On returning to the UK, I settled back in Wales and helped set up a bespoke service within CAMHS to actively respond to urgent mental health issues for children within the region.  In 2019 I was super proud to win the RCN Wales Mental Health and Learning Disabilities award as a result of establishing this service and the positive impact this had on patients, their families, colleagues in general, hospitals and improved relationships with paediatric colleagues. This really helped me with my confidence and leaderships skill.  After Covid I returned to Kent, where I now work as Operational Team Manager for a local Community Mental Health team based on the South Kent Coast. I am a mental health nurse first and foremost however being an operational team lead means that I work collaboratively as part of a dynamic leadership team and I am accountable for the team’s performance, operational delivery of safe and effective care and budget management in Community Services for adults over 18 years of age.”

Understanding my leadership style

“I hadn’t heard of FNF before I did the leadership programme. A colleague recommended it as I had shared how I felt I needed something new, I wanted to develop. It was actually the best leadership training to date that I have ever been lucky enough to attend. It was very interactive, challenged my understanding of certain types of leadership approaches and gave me the confidence to start influencing, being present and having a positive impact on my colleagues and team. The MBTI learning in understanding my leadership and personality style to inform how I communicate with and lead others in my team was fantastic, I think everyone should do the questionnaire. It would have helped me years ago when I was struggling to find my voice.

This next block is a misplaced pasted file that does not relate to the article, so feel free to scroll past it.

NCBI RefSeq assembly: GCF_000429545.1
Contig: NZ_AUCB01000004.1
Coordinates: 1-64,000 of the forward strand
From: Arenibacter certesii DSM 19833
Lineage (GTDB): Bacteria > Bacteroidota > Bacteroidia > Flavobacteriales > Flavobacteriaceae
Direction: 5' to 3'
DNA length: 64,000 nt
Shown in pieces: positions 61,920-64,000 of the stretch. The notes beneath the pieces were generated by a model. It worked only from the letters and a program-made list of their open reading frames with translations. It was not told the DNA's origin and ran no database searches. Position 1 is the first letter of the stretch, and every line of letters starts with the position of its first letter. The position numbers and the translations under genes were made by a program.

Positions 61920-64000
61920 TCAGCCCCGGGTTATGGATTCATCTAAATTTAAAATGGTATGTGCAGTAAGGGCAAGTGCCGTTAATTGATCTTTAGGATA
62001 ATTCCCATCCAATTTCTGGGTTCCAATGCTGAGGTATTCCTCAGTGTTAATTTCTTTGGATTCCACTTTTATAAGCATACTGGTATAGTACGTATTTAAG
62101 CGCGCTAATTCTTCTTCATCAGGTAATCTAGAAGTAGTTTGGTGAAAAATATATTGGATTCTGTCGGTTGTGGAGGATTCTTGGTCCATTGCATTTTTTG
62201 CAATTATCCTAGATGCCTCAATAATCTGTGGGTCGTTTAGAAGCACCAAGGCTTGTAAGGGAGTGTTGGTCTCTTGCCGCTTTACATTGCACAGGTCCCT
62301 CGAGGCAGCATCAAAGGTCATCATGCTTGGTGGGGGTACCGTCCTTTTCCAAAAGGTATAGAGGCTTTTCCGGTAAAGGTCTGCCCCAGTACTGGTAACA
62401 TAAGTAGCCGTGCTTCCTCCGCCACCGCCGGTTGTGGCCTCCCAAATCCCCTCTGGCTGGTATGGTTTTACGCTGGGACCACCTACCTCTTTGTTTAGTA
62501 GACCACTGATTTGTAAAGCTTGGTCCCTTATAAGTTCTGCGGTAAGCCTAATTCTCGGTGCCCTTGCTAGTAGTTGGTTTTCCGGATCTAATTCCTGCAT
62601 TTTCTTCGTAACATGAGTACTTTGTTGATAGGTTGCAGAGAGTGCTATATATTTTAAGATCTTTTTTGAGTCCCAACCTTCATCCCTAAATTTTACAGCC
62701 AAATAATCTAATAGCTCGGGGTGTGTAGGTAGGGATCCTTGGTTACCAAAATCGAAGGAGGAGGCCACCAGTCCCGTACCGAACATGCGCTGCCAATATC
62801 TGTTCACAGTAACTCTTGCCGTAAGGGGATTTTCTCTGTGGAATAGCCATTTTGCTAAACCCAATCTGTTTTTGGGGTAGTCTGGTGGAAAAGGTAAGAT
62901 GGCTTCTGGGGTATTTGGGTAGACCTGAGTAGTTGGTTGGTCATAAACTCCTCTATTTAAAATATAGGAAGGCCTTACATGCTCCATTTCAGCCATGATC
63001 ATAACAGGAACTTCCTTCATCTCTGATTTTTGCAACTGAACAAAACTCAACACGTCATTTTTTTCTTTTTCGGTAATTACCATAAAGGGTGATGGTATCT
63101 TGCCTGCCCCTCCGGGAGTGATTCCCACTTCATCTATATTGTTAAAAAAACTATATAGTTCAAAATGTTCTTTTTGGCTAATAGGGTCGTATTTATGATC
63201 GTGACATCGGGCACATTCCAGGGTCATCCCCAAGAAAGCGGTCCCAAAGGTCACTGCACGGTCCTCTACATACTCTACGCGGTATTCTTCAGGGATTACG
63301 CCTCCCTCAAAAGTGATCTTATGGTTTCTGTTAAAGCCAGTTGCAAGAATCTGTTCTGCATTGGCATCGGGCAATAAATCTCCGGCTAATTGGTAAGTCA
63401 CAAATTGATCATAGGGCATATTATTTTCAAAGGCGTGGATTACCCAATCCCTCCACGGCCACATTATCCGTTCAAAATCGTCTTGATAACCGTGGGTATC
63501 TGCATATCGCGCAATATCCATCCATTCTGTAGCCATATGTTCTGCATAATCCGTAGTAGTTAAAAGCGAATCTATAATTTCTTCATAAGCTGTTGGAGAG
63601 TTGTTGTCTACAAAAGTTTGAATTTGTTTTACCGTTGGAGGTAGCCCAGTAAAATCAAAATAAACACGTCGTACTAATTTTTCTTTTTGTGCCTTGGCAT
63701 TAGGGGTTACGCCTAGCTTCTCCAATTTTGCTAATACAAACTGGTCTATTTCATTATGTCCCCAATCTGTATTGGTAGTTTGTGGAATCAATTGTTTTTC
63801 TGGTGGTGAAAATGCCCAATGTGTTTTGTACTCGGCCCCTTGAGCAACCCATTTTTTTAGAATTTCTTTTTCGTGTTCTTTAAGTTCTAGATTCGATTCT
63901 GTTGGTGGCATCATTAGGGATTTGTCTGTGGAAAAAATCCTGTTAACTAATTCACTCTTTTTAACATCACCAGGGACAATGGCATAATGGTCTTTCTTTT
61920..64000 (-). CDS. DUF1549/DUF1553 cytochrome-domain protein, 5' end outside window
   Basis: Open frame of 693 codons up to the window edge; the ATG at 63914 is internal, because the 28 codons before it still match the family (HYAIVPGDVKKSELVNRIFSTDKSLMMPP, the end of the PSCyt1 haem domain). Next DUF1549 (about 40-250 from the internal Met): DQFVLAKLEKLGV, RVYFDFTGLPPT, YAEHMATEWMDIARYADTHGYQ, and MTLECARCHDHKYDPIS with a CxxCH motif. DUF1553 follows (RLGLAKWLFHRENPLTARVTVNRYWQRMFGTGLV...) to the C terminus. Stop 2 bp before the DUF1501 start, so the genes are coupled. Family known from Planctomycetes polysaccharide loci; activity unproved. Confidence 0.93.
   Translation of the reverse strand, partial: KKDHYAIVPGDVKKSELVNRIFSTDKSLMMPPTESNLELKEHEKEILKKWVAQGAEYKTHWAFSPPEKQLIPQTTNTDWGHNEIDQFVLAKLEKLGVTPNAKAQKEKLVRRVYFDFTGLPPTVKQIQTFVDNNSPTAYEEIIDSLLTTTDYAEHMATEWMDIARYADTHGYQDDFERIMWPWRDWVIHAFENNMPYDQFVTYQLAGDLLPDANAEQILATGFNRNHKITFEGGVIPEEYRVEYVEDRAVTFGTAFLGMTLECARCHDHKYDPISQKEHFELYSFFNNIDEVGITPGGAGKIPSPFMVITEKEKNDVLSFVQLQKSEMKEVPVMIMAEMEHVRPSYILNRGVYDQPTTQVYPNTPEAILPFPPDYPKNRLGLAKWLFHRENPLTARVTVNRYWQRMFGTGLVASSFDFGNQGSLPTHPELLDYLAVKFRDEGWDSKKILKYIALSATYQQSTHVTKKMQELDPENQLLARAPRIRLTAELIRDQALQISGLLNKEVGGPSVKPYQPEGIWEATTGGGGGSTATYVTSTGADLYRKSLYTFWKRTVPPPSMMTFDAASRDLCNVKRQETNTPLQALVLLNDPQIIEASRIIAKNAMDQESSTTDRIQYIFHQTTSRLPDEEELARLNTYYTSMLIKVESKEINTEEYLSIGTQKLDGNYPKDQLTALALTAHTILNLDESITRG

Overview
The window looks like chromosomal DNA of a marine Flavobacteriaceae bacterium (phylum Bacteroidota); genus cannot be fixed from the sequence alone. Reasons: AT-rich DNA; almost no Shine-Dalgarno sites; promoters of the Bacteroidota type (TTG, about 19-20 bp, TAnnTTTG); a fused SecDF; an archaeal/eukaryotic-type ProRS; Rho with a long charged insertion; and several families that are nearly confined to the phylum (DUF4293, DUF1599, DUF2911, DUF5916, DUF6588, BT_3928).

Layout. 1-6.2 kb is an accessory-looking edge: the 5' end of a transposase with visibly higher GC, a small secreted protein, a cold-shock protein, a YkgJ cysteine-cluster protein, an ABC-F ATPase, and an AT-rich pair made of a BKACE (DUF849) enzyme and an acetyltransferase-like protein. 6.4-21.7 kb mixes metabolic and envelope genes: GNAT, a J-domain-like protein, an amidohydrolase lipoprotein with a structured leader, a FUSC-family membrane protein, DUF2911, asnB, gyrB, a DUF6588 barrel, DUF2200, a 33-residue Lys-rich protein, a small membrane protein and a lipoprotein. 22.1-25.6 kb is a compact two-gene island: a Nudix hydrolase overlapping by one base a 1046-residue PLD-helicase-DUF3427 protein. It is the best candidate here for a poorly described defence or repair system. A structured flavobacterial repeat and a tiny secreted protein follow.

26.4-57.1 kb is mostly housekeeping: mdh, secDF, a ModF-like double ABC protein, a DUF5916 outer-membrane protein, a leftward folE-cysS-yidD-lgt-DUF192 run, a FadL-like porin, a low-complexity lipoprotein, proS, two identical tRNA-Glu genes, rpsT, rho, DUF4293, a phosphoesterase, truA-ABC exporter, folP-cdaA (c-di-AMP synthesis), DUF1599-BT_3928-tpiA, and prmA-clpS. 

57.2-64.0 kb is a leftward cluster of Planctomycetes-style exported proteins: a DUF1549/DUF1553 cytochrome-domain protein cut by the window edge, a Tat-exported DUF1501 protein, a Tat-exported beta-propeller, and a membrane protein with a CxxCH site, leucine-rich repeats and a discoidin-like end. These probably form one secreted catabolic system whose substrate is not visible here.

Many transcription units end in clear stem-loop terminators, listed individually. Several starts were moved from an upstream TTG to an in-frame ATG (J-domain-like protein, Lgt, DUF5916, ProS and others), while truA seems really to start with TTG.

The programme also helped me grow in self-confidence and believe in myself as a leader. For example, it gave me the confidence to carry out my Quality Improvement project.

The focus of this QI project was on recruitment of mental health nurses within the community mental health team due to long standing numerous vacancies impacting on the team and patients.  I gained buy in from colleagues and other staff members (eg in comms and HR) to support a specific recruitment day for mental health nurses. We were successful in filling all the mental health posts at that time which I was very proud of!”

Supporting Future Leaders

To celebrate nurses and midwives in our anniversary year, we have launched a fundraising campaign to raise £90,000 to support 90 student nurses & midwives, 90 early career nurses & midwives and 90 ward leaders & social care nurses. Please make a donation so we can reach our target by the end of this year. Thank you.